PURPOSE OF THE STUDY.
To examine the relationship between serum 25-hydroxyvitamin D (25[OH]D) levels and the prevalence of food and environmental allergies.
The study used the National Health and Nutrition Examination Survey 2005–2006, composed of a population of civilian noninstitutionalized US residents, which deliberately oversampled non-Hispanic black and Mexican American people to obtain accurate prevalence data in those subpopulations. All participants 1 year of age or older with available 25(OH)D levels and allergy-test results were included. Included in the final analysis were 3136 children and 3454 adults (>21 years old).
Information about vitamin D supplements, milk intake in the previous month (daily, less than daily but more than weekly, and once weekly or less), and television, computer, and videogame time (“screen time”) (none, <2 hours/day, 2–4 hours/day, and >4 hours/day) was collected. Allergy was determined by a questionnaire, and serum was obtained for total immunoglobulin E (IgE) and for specific IgE to dust mites, cat, dog, Alternaria, peanut, egg, and milk. Subjects 6 years of age or older also had ImmunoCAP (Phadia, Uppsala, Sweden) levels measured for German cockroach, selected tree, grass, and weed pollens, and shrimp. Allergy was defined as any positive IgE test result (≥0.35 kU/L) or a total IgE level in the top quintile (>191 kU/L). Seasonal and perennial allergies were defined as a positive ImmunoCAP level to a pollen or perennial allergen, respectively. 25(OH)D levels were classified as deficient (<15 ng/mL), insufficient (15–29 ng/mL), or sufficient (≥30 ng/mL).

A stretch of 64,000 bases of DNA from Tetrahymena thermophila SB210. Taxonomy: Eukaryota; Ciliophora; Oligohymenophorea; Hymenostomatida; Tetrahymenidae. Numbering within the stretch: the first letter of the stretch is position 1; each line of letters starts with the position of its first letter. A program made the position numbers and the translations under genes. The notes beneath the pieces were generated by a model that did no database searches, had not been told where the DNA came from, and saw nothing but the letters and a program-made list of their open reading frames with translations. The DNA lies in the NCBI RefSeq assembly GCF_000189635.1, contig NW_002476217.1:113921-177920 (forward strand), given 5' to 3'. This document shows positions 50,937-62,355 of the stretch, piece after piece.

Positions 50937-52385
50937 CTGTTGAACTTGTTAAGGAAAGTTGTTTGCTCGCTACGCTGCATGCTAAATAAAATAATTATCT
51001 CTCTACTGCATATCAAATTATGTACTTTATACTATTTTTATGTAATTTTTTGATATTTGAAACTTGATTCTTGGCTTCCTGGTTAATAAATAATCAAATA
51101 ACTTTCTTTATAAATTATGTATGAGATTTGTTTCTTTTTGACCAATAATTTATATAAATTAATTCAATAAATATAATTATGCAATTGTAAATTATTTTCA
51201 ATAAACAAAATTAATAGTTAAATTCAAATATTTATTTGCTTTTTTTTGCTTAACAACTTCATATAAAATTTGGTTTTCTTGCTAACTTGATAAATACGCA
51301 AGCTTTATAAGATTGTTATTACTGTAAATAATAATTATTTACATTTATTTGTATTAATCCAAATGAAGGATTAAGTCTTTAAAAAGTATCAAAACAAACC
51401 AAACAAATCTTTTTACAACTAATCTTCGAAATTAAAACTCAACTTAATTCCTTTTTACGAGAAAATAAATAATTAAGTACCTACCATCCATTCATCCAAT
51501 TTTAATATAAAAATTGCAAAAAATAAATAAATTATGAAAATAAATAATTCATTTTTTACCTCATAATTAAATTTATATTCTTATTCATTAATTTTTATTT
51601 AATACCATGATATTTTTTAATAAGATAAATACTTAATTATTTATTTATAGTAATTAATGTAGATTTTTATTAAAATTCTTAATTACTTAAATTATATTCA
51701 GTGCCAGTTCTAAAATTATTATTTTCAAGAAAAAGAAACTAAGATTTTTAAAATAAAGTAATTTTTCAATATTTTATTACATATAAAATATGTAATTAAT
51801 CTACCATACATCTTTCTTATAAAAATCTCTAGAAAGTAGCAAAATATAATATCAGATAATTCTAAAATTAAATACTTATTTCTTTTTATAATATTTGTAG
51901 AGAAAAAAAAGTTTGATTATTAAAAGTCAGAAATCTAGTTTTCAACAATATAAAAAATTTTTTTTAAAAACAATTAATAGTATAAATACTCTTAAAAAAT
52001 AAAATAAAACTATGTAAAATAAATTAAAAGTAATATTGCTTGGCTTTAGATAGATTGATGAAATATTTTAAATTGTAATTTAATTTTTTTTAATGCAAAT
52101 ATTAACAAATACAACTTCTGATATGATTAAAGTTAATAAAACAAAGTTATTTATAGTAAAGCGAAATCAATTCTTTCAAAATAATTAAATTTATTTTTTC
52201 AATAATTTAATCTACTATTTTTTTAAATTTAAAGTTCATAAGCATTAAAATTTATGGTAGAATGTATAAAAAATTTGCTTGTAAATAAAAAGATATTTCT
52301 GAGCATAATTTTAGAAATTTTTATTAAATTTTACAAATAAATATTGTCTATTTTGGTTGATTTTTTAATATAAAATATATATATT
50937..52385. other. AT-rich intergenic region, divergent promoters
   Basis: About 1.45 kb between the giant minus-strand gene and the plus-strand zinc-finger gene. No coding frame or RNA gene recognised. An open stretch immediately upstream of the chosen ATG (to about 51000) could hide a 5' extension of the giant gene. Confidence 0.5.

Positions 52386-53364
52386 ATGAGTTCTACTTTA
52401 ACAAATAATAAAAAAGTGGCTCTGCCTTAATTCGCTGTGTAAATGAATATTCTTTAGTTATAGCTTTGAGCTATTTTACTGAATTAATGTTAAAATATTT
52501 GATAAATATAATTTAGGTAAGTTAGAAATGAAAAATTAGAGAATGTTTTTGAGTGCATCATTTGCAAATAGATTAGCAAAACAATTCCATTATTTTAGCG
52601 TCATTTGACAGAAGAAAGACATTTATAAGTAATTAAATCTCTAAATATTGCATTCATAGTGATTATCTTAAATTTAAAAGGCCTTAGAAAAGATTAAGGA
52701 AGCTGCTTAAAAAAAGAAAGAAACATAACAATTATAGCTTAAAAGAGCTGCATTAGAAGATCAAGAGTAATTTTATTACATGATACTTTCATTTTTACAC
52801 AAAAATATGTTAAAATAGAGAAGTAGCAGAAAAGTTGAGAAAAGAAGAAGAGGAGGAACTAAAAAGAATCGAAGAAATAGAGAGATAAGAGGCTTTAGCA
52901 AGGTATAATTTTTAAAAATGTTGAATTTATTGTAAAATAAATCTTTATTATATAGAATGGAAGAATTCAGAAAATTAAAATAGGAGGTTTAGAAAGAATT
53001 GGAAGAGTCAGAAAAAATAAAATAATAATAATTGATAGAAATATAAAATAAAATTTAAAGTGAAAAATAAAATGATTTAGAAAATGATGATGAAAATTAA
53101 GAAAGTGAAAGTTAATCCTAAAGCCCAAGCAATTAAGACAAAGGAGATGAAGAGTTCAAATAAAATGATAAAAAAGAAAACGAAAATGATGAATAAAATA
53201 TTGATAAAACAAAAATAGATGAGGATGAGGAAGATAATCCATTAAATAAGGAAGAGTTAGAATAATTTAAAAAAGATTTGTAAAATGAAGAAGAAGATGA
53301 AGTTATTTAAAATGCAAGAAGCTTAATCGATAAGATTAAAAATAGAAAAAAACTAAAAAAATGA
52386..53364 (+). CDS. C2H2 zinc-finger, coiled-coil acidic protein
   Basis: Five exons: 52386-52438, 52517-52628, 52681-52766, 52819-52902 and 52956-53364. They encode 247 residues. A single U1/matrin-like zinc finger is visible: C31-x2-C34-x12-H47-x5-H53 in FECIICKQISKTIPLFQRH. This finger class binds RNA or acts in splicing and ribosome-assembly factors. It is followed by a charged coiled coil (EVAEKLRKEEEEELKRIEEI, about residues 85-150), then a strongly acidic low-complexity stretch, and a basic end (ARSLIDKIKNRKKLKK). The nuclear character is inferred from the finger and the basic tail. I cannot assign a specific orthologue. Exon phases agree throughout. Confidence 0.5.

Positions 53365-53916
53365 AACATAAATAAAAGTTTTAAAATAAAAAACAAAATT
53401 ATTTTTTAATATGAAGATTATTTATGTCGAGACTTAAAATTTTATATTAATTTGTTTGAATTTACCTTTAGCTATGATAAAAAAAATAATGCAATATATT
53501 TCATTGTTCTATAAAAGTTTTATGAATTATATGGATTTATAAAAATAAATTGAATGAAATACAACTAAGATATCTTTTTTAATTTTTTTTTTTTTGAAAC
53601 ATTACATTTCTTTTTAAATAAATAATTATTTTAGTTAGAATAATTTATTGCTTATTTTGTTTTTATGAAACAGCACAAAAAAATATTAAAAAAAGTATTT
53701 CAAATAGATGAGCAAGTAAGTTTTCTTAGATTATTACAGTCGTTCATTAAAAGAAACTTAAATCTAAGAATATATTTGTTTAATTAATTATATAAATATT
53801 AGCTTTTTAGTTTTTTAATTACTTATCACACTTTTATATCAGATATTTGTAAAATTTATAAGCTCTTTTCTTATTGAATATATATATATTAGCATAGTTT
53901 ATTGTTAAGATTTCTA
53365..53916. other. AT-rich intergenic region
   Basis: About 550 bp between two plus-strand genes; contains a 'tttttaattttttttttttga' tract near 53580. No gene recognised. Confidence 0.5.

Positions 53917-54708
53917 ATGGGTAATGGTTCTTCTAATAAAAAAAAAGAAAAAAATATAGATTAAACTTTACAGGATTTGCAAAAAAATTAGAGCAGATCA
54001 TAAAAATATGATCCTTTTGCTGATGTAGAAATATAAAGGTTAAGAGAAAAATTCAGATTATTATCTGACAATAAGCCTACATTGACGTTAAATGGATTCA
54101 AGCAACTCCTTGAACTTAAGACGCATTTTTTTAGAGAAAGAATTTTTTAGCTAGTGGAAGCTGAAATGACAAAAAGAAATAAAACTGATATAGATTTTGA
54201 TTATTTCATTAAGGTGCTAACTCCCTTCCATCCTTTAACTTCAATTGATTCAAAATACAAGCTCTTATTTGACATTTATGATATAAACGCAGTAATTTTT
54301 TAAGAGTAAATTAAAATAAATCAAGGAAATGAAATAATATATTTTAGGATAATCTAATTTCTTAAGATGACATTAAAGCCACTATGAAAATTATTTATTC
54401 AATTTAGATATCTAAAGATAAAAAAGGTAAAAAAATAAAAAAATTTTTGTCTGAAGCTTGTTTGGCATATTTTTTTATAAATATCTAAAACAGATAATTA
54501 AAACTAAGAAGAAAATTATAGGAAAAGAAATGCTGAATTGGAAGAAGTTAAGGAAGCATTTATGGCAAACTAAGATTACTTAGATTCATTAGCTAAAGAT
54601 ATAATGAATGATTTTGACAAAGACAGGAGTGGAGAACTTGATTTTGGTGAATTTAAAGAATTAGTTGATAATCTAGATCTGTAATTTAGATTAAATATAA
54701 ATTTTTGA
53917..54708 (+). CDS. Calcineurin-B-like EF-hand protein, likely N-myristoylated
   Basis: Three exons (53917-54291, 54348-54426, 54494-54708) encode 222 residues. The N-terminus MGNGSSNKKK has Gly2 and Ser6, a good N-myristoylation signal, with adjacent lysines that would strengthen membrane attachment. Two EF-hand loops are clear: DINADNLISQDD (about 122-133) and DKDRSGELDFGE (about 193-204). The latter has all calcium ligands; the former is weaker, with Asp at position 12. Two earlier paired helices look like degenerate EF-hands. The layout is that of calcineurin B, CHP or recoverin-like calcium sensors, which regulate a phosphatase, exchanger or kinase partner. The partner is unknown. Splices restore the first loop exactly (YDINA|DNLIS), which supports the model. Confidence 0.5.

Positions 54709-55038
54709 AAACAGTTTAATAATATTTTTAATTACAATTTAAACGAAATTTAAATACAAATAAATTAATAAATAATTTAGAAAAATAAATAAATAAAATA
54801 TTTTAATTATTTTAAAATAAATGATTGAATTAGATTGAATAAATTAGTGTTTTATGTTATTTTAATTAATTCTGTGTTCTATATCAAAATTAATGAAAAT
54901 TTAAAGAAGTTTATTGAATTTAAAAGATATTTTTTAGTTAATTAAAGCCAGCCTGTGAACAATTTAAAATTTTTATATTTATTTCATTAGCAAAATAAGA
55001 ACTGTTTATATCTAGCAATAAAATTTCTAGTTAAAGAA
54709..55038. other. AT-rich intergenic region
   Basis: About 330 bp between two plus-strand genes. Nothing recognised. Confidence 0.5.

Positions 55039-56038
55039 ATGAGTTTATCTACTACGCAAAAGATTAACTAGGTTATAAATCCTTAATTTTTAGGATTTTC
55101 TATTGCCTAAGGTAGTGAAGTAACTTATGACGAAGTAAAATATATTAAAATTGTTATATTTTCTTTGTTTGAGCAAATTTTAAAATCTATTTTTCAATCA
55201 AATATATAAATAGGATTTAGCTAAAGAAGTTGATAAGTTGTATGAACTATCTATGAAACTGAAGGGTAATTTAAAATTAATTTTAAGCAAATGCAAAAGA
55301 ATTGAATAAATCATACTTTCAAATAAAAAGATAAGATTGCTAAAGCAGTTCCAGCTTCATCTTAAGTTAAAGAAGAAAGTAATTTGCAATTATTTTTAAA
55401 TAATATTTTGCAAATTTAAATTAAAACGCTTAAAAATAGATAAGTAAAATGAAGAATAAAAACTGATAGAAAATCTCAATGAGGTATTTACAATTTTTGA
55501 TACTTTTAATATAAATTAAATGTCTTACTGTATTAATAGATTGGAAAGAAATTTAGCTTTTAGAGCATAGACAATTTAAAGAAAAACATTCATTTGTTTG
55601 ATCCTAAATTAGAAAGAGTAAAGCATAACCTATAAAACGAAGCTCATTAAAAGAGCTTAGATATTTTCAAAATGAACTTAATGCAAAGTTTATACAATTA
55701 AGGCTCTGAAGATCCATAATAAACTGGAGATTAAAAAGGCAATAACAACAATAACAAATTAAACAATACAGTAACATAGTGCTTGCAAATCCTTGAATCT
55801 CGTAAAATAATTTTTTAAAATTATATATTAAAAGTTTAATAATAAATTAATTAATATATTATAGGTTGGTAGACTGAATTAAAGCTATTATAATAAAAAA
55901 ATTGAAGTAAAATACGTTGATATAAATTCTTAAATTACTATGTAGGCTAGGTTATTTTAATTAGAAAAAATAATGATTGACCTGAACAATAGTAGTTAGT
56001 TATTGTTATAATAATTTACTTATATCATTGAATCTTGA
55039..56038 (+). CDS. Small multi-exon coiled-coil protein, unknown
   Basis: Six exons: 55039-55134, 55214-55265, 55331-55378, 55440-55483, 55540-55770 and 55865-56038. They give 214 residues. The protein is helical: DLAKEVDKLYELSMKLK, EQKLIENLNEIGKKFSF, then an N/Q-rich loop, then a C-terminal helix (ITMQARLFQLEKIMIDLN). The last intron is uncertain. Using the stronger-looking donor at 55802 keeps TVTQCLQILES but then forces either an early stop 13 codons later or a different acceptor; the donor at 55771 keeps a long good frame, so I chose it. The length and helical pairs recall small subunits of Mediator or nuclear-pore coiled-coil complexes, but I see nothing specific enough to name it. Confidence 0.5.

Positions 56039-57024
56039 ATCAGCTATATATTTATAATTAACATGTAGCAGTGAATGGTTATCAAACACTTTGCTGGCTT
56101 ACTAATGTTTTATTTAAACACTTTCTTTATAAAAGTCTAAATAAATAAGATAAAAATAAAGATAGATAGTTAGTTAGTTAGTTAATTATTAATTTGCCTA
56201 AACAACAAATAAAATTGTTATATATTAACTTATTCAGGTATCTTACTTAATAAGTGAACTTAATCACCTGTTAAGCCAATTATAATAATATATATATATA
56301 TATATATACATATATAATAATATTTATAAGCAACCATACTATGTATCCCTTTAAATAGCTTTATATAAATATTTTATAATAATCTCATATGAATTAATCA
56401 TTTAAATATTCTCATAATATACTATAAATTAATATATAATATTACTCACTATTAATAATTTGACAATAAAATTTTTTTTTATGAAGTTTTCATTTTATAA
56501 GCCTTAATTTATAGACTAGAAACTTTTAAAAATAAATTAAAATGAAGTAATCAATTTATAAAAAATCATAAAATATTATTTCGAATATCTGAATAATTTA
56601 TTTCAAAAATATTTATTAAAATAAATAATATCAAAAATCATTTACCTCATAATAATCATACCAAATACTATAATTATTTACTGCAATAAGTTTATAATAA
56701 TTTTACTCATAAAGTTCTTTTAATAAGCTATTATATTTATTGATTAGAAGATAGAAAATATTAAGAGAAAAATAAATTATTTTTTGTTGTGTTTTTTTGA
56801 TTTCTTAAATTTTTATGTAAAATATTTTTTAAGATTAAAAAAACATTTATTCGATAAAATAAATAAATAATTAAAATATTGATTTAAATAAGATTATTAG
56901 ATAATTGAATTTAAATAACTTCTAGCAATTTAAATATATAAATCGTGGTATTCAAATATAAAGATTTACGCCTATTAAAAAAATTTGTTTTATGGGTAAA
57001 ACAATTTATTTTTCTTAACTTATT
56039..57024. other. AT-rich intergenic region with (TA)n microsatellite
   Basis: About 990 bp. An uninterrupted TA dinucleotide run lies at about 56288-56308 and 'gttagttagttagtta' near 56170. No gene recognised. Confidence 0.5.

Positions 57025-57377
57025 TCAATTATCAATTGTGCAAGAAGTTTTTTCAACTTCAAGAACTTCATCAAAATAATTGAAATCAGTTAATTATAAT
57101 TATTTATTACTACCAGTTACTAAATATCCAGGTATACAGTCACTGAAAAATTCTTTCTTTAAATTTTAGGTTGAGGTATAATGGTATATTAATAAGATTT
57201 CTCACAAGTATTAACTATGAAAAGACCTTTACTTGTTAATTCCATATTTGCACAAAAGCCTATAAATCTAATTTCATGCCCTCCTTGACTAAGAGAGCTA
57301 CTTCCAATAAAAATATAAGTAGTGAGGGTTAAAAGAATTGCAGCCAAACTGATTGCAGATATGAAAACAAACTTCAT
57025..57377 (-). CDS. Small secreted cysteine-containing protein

Deficient 25(OH)D levels were associated with being non-Hispanic black or Mexican American, having a low socioeconomic status, >4 hours/day of screen time, lower frequency of milk-drinking, and not taking vitamin D supplements. Children and adolescents deficient in 25(OH)D had a higher prevalence of sensitization to most individual allergens, to any allergen, and to any seasonal or perennial allergen than those with insufficient or sufficient levels. The same trends were not seen in adults. Questionnaire data also revealed an association between deficient and insufficient 25(OH)D levels and prevalence of allergy symptoms in general but not to specific symptoms in children and adolescents.
Vitamin D deficiency is associated with a higher rate of allergic sensitization and self-reported allergy in children and adolescents.
Results of this study support previous ones in which low vitamin D levels were implicated in higher rates of allergic disease. The noncalcemic effects of vitamin D, including its immunomodulatory effects on antigen-presenting cells and effector cells, are growing areas of research, but specific mechanisms are not yet known. “Got milk?” Although there are no data as to whether vitamin D supplementation or naturally acquired higher 25(OH)D levels can reverse allergic sensitization, these results provide 1 more reason for children to turn off the video screen and go outside to play.
- Copyright © 2011 by the American Academy of Pediatrics